Q: If you’re so broke how do you pay any bills?

A: Every dime we get from SSDI and SS goes to bills. We no longer buy our medications because we 1) can’t afford the prescription costs and 2) can’t afford the doctor visits required for them to renew our prescriptions. Our younger son helps us by footing our entire electric bill himself which is quite high due to a previous balance and by slipping us money on a regular basis but his work is seasonal so it’s very difficult for him. Our older son has 4 kids and is still in his apprenticeship so he’s barely making it himself.

Q: Why are you broke if you worked before?

A: Mr. C worked for a non-profit which means we did not profit but the upper executives did really well. And when he retired after 38 years his pension wasn’t enough to pay for health insurance so when he got cancer (did I mention cancer is really expensive?) it took every dime of our savings and his pension, which was a lump sum. When the bill got to over $800,000.00 Mr. C stopped everything. He no longer goes to his follow up oncology visits and has stopped getting the scans and other tests to ensure he doesn’t have a recurrent cancer (that’s cancer in other parts of his body after having the treatments).

If you feel compelled to scold me about any spending you think is unnecessary please realize it’s nothing I haven’t said to myself.

Please look at these photos that Google brought up when I tried to find “poverty-stricken senior citizens,” “very sad senior citizens,” and “poor senior citizens.” I think society needs to open its eyes.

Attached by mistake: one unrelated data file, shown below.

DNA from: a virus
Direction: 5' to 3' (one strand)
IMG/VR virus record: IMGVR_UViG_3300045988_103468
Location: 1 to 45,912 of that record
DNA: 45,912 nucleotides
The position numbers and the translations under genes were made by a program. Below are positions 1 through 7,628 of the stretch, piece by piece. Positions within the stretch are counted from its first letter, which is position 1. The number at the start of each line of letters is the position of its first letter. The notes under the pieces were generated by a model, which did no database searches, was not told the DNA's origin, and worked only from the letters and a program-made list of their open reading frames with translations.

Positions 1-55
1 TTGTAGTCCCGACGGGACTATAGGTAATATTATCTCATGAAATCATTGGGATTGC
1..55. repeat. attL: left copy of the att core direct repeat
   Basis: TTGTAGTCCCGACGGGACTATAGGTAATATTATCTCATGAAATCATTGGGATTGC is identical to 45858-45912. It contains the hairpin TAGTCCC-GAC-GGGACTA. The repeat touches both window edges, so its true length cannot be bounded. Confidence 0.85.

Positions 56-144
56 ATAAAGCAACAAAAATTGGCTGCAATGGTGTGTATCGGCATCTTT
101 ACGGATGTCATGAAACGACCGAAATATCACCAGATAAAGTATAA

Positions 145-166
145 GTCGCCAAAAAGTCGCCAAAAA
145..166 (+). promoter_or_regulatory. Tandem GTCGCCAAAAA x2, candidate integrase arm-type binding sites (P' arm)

Money to throw away? Not when you're poor.

Apparently the Internet thinks being poor means having money to throw away.

Google poverty stricken seniors and you'll see images like this.

Google poverty stricken seniors and you'll see images like this.

This is what I got when I looked for “poverty-stricken couples.”

Life is no party when you're poor.

According to the Internet every day is a party for poor senior citizens.

The Internet thinks this represents senior citizens who a low income.

This is supposed to be a group of “low income” senior citizens. Thank you, Internet, for your accurate portrayal.

And for another look at poverty read this interesting article on how we got article some well-known sayings because of poor folk!

 

UPDATE: As soon I clicked “publish” I went in and threw up. But I’m not going to delete this post. It’s too important for people to realize that things aren’t always as they seem and life isn’t always a picnic.

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24 thoughts on “Being Poor

  • December 7, 2016 at 3:09 pm
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    We may be broke, but we are never poor. Isn’t it amazing that one day you have it all and all it takes is one major health event for your world to turn upside down. This happened to us. We learned very quickly who our friends were and what was important to us. One of my guy’s meds is $400/month. Just one.
    But it’s the fact that despite our circumstances, we are still who we are and we can still share our lives and thoughts and recipes with others. A happy person is happy no matter what the circumstances.